Is IgM Useful in Distinguishing New vs. Recurrent GH Infection? No! Do not order IgM antibodies to diagnose new vs. recurrent GH infection. Often laboratories automatically do IgM test Why aren’t IgM tests helpful in determining the recency of GH infection? - IgM tests are not type-specific – IgM could be from HSV-1 or HSV-2! - Each of the many episodes of viral reactivation can produce new IgM and IgG, making it difficult to interpret results as to acuity of infection. IgM has role in Dx of neonatal HSV Ashley RL. Herpes 1998;5:33–38.
Time to Seroconversion Following an HSV-2 Primary Episode 40 days 21 days Days from HSV-2 primary episode Probability of remaining seronegative Full Western blot Focus 150100500 0.0 0.2 0.4 0.6 0.8 1.0 Morrow et al. J Clin Microbiol. 2003
Performance of the 2 Generation Focus HerpeSelect HSV-2 IgG ELISA on Selected Serum Panels Hogrefe et al., IHMF 2005 The 2 generation HerpeSelect HSV-2 ELISA reduced the number of false positive results by ~40% when the WB used as the gold standard respectively.
Confirmation of HerpeSelect ® HSV-2 ELISA Positive Results (N=313) Worldwide study: women (33% prevalence) Positive samples by HerpeSelect HSV-2 ELISA 270 (86%) confirmed by WB for HSV-2 43 (14%) not confirmed by WB for HSV-2 Median index of confirmed: 8.1 (1.36-25.5) Median index of unconfirmed: 2.5 (1.2-14.2) Majority of unconfirmed are between 1.1 and 2.0
Confirmation of HerpeSelect ® HSV-2 ELISA Positive Results (N=103) Seattle STD clinic: men (13% seroprevalence) Positive samples (106) by HerpeSelect HSV-2 ELISA 80%(80) confirmed by WB for HSV-2 16%(17) not confirmed by WB for HSV-2 Median index of confirmed: 8.0 Median index of unconfirmed: 2.0 Golden et al Sex Transm Dis Dec. 2005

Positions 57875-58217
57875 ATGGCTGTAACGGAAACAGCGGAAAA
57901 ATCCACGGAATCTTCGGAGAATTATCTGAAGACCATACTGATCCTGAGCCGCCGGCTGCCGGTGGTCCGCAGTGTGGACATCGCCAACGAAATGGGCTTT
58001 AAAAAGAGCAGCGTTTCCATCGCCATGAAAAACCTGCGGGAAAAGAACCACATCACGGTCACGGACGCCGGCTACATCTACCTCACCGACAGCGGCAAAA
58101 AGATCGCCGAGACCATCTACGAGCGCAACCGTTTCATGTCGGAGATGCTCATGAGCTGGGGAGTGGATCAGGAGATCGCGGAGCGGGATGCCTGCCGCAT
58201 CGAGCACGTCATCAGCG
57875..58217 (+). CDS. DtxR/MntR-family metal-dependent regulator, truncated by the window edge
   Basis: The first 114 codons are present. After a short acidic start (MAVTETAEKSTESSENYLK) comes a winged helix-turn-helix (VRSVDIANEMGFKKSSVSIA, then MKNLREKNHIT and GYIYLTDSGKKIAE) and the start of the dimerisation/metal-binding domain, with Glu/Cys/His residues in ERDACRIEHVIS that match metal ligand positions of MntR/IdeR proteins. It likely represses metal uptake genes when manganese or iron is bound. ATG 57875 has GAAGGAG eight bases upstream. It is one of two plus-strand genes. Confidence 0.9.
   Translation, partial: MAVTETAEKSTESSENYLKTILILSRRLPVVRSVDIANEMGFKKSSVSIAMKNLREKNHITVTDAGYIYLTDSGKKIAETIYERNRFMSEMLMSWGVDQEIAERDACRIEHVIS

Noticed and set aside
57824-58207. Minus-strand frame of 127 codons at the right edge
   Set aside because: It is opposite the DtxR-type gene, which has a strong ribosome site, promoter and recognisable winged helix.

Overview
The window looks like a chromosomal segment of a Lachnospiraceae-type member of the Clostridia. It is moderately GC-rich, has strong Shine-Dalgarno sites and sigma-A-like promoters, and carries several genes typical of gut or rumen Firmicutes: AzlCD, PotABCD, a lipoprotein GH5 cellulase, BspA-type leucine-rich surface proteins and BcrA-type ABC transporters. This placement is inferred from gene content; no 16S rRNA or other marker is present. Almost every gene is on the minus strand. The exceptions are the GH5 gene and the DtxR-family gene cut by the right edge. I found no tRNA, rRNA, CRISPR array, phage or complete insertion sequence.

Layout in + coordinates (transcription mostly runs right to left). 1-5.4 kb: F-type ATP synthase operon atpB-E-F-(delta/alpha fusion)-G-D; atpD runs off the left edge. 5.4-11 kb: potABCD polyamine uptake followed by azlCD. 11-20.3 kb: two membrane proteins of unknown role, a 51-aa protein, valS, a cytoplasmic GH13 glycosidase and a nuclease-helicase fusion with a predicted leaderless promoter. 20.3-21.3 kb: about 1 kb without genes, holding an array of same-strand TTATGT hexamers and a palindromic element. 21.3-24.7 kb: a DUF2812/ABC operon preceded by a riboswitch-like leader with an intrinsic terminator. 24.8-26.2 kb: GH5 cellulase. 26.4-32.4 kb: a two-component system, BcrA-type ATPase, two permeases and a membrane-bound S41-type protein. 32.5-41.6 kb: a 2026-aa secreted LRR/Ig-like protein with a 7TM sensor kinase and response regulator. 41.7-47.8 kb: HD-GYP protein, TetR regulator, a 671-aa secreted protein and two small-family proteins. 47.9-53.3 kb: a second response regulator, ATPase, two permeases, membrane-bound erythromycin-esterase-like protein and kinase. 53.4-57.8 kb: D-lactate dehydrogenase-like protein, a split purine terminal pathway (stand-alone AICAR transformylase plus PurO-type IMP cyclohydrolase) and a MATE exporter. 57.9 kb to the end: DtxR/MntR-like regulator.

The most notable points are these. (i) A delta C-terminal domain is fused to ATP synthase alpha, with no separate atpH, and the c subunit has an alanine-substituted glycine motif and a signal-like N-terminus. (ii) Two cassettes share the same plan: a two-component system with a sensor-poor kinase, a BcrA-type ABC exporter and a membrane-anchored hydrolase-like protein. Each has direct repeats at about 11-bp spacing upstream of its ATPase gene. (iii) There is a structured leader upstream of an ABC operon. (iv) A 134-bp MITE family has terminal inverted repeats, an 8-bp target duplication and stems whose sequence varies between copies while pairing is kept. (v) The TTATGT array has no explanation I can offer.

Interpretation of ELISA in Low Prevalence Population In low-prevalence populations (<10%), should consider selectively using a higher index (2.2 or 3.5) value to define positivity based either on the presence or absence of clinical findings suggestive of genital herpes or clinical risk history. Confirmation either by WB or by Biokit (increased PPV 80% to ~96%) Golden et al Sex Transm Dis Dec. 2005 Laeyendecker et al., J Clin Microbiol 2004 Morrow BMC Infectious Diseases 2005
Interpretation of Test Results In patients with culture-positive or PCR-positive genital lesions You have a confirmed type-specific, site-specific diagnosis If seronegative for the type identified on culture, assume new infection In pregnant patients, it is important to distinguish new infection from established infection IgM-based tests are not reliable for distinguishing new infection from established infection and should never be used for this purpose
Interpretation of Serologic Test Results In patients with culture-negative or PCR-negative genital lesions You must rely on the type-specific serology results HSV-1 Serolo gy HSV-2 Serolo gy Interpretation -+ Genital HSV-2 infection +- HSV-1 infection; site unknown. Repeat HSV-2 serology in 8 to 12 weeks. Reswab subsequent lesions. ++ Genital HSV-2 infection; probable orolabial HSV-1 infection -- Repeat HSV-1 and HSV-2 serology in 8 to 12 weeks. Reswab subsequent lesions.
Undiagnosed Patients: What Should We Do? Inform patients about the importance of testing Reassure patients that if they are diagnosed, they have many available management options and resources Offer HSV type-specific testing Provide patient-sensitive and timely follow-up care after testing is performed
Candidates for Serologic Testing Patients With recurrent genitourinary symptoms With a culture-negative lesion or clinical diagnosis only Presenting for STI screening or requesting herpes testing Diagnosed with an STI With a current or past partner with genital herpes With HIV-infection Who are pregnant? (not in ACOG guidelines) Centers for Disease Control and Prevention. MMWR Recomm Rep 2002;51(RR-6):1-78.
Summary Work-up genital lesions Confirm all clinical diagnosis with Type- specific test Don’t be afraid to use Type –specific serology When screening for GH, keep in mind clinical history and local prevalence with low (1.1 to 2.0 or 3.0) serologic ELISA index assay